In the summer of 1991, a sheltered teenage boy comes of age during a wild summer he spends in Cape Cod getting rich from selling pot to gangsters, falling in love for the first time, partying and eventually realizing that he is in over his head.
Based on the best-selling pair of memoirs from father and son David and Nic Sheff, Beautiful Boy chronicles the heartbreaking and inspiring experience of survival, relapse and recovery in a family coping with addiction over many years.
Felix van Groeningen
Jack Dylan Grazer
In the Yardley College, Gatsby Welles learns that his girlfriend Ashleigh Enright will travel to Manhattan to interview the cult director Roland Pollard for the college paper and he plans a romantic weekend with her. Gatsby is the son of a wealthy family in New York and Ashleigh is from Tucson and her father owns several banks. He has no attraction to study in Yardley but gambling and Ashleigh. When they arrive in Manhattan, Gatsby does not tell his parents that are planning a fancy party in the evening. Ashleigh meets Pollard and he invites her to a screening of his new film with his writer Ted Davidoff. Meanwhile Gatsby stumbles upon his friend, who is cinema student, and he accepts to participate in a kiss scene with Chan Tyrell, who is the younger sister of his former girlfriend. Along the rainy weekend in New York, Gatsby and Ashleigh have new experiences and discoveries.Written by
Claudio Carvalho, Rio de Janeiro, Brazil
With this film being "shelved" due to controversy and not released as originally intended, 2018 marks the first time since 1981 that Woody Allen did not have a feature film released in theaters. In fact, since his directorial debut in "Take the Money and Run" (1969), Allen has written and directed a feature film in every single subsequent year except for 1970, 1974, 1976, 1981, and now 2018. So, in the past 50 years, there have only been 5 years in total in which the world has not seen a Woody Allen film released in theaters. See more »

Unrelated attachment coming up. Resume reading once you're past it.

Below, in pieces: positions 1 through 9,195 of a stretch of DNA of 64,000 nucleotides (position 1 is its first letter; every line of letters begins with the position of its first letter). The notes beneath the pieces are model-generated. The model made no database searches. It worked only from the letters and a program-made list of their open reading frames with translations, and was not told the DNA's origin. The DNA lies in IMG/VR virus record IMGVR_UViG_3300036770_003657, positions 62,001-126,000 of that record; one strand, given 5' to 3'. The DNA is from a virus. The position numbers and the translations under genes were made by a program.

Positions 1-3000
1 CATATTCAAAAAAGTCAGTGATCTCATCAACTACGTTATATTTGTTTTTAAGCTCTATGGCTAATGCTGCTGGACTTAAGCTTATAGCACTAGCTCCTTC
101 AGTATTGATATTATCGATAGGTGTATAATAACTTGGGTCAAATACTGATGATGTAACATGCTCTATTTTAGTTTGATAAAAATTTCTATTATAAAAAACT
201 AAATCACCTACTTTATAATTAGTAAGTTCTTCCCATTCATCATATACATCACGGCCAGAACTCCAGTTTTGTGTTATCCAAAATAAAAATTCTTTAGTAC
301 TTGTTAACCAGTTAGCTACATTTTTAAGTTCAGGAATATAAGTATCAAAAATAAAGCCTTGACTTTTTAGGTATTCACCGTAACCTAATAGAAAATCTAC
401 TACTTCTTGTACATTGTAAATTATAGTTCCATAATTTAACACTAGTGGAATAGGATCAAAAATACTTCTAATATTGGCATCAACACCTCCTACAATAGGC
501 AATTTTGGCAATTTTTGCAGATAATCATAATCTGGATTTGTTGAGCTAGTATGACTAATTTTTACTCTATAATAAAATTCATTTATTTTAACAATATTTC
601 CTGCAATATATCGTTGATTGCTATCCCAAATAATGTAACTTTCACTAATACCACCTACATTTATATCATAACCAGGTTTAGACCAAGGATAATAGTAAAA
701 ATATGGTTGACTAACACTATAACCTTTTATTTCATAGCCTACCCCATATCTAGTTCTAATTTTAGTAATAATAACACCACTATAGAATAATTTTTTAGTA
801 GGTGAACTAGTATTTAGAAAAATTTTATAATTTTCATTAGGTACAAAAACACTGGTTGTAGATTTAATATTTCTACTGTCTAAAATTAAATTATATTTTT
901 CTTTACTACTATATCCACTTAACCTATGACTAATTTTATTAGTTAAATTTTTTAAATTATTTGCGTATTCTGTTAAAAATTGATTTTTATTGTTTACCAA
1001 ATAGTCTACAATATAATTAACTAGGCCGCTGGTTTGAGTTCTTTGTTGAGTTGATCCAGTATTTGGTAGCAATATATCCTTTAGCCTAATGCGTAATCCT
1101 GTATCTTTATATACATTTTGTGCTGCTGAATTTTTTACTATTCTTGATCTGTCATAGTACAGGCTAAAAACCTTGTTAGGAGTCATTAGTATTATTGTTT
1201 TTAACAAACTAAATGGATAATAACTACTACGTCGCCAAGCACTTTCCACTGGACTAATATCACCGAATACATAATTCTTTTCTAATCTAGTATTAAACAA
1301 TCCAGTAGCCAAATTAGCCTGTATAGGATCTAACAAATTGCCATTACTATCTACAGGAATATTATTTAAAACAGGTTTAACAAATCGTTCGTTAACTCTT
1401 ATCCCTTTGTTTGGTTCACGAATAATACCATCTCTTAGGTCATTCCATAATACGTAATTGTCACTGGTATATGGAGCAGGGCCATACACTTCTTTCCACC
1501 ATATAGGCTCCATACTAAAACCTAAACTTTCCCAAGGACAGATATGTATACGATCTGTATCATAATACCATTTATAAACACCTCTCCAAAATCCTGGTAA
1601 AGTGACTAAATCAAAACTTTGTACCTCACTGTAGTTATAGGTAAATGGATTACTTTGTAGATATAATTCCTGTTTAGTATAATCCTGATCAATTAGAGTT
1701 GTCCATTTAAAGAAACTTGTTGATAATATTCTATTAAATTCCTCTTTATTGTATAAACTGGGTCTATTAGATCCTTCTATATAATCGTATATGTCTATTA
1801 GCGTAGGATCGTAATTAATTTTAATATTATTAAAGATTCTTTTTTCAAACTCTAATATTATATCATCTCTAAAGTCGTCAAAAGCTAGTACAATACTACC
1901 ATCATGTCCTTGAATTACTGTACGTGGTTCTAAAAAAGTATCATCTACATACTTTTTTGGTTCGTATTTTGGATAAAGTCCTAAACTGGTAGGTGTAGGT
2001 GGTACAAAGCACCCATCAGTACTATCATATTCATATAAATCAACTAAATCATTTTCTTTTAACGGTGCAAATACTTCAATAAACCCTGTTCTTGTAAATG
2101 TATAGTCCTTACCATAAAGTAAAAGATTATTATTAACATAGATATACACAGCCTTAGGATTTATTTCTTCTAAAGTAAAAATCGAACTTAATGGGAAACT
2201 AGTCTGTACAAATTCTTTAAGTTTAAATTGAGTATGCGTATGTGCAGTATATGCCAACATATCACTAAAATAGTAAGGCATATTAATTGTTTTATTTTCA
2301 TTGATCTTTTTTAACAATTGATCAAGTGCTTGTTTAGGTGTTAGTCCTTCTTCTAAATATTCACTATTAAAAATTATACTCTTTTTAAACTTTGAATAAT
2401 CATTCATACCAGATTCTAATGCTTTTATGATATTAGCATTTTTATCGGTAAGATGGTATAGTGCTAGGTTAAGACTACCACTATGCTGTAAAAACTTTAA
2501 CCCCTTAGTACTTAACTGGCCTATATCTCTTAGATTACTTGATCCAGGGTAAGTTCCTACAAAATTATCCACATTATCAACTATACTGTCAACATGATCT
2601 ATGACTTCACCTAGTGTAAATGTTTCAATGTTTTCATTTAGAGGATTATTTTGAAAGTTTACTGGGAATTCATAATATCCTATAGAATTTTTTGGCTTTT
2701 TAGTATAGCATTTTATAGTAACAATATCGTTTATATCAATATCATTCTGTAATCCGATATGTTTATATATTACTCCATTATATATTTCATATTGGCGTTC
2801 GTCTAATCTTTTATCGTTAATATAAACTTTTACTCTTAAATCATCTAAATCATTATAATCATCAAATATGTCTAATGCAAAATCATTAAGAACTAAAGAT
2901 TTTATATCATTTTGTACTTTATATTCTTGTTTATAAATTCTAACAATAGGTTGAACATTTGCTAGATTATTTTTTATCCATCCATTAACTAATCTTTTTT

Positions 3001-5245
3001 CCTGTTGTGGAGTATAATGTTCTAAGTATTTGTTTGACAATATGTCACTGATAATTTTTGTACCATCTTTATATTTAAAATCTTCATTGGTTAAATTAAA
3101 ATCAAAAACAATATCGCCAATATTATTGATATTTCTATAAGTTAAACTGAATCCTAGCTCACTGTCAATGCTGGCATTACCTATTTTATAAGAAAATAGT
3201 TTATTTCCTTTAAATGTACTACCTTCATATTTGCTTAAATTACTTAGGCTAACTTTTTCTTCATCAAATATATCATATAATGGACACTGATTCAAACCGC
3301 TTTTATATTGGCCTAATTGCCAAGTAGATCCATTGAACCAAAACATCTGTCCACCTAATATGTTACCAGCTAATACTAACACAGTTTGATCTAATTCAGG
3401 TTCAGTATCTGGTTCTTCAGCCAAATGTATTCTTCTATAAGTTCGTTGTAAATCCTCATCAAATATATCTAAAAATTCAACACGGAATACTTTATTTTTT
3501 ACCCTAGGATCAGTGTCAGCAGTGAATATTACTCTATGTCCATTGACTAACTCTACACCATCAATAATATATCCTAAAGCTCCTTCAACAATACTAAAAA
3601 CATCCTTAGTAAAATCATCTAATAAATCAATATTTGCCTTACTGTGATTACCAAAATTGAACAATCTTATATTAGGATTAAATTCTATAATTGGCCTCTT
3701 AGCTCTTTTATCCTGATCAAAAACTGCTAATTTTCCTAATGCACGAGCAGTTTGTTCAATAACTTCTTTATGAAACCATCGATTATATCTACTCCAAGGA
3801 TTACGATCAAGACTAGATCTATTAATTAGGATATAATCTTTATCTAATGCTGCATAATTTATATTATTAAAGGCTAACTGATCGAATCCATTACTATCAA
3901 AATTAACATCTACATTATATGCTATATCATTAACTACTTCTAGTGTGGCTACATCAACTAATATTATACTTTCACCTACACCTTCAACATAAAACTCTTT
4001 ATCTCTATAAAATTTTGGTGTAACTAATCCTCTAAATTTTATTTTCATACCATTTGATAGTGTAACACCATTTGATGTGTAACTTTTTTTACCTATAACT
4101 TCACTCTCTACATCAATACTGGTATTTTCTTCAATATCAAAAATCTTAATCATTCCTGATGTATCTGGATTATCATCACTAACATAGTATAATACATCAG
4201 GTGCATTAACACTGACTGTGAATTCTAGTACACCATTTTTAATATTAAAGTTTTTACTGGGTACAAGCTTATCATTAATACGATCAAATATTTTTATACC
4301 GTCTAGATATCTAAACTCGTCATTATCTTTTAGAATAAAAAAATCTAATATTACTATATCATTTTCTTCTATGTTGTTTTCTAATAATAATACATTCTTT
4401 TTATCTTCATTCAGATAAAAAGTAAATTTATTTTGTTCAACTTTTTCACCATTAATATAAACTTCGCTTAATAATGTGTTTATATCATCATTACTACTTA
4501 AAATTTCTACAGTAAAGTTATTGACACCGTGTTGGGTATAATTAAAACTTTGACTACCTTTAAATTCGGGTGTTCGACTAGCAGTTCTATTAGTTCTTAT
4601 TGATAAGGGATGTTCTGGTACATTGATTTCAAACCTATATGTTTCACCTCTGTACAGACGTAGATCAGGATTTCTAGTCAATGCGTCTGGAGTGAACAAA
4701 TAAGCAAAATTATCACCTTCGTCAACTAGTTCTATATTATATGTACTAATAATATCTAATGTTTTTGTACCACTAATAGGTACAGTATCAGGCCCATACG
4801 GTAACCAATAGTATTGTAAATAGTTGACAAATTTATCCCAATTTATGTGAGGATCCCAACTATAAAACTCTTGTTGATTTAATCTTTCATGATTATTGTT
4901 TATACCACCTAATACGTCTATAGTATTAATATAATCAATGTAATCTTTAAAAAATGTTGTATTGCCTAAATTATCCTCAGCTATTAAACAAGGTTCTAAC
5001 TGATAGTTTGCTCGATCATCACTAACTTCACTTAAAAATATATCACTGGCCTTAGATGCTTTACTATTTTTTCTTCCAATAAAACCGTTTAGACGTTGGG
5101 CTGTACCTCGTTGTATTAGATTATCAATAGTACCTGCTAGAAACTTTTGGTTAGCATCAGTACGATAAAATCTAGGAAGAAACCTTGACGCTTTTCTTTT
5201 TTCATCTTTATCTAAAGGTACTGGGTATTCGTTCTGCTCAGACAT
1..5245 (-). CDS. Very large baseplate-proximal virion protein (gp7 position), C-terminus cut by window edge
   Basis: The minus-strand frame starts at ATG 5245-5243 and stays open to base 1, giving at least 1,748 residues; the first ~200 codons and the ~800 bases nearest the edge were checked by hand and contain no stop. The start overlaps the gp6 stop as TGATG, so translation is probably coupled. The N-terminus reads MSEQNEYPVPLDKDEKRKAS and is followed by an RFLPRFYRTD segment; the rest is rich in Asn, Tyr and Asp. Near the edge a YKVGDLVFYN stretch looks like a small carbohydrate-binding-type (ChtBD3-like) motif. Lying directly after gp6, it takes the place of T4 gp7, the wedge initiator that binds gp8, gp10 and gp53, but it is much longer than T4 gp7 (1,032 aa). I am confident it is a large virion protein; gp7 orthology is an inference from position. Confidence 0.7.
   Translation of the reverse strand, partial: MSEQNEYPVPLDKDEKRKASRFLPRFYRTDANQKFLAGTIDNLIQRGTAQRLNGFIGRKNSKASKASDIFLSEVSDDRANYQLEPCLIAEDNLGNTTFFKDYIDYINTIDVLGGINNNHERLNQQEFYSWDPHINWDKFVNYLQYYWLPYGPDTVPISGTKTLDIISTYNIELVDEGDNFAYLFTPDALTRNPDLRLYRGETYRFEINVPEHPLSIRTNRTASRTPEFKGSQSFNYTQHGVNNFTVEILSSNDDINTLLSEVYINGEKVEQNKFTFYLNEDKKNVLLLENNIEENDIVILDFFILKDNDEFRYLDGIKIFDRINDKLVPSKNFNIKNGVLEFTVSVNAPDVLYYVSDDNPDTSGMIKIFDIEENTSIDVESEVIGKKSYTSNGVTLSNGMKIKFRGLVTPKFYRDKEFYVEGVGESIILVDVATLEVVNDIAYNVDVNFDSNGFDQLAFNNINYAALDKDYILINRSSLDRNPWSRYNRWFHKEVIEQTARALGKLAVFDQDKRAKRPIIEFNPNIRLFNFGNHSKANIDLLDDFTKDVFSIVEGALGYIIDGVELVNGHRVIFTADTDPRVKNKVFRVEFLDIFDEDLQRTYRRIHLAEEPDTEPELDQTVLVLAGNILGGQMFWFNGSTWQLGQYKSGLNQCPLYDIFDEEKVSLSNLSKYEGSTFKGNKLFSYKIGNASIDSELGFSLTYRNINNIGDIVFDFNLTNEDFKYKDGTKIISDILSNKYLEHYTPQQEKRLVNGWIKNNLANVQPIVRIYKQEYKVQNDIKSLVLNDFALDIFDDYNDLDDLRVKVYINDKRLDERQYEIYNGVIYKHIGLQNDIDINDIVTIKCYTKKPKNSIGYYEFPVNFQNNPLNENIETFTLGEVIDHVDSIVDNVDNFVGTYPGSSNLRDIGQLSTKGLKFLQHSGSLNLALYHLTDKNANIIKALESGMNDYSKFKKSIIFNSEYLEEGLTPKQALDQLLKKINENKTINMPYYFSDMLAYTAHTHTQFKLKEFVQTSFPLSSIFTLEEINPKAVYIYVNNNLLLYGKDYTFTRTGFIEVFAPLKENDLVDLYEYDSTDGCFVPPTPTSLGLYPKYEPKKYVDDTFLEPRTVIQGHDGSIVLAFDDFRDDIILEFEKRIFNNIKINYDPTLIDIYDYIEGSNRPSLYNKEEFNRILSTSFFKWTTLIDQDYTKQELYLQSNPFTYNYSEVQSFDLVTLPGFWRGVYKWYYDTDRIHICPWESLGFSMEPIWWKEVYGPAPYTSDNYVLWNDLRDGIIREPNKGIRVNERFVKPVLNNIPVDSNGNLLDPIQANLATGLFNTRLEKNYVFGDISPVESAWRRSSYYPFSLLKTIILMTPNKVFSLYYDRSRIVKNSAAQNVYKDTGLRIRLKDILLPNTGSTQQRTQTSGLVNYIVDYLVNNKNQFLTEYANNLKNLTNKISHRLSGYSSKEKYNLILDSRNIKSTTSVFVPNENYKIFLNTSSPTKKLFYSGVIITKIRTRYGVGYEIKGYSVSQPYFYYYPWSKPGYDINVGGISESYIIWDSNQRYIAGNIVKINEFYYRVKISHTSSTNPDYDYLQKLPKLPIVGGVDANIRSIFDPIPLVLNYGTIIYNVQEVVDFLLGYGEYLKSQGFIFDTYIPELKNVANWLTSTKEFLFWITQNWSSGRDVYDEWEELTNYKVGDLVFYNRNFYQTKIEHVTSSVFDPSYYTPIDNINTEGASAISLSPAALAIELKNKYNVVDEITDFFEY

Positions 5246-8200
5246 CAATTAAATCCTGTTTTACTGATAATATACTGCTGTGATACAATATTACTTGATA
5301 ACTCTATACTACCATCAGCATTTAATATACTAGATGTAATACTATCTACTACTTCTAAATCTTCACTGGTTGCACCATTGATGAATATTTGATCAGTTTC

Not a masterpiece, but not worthy of any censorship either
The movie has quite a strange period feeling and maybe this artistic tool was intentional. Everybody uses smartphones already, but for conversations only. No Twitter, no other social media... Some jokes were actually a bit tasteless, very atypical for Woody Allen. A couple of chuckles throughout the movie, typical Woody Allen. Ellen Fanning had the best lines and she was the best overall. Liev Schreiber was very good also with the material he was given. Cinematography is beautiful and perfect for a rom-com - warm, bright, sparkling and full of colours. Chalamet was just wooden and dull. That was the first performance by him I've seen and I don't want to judge him too early or too harsh but he seems to be extremely overrated. Maybe the right lead for a late Woody Allen film.
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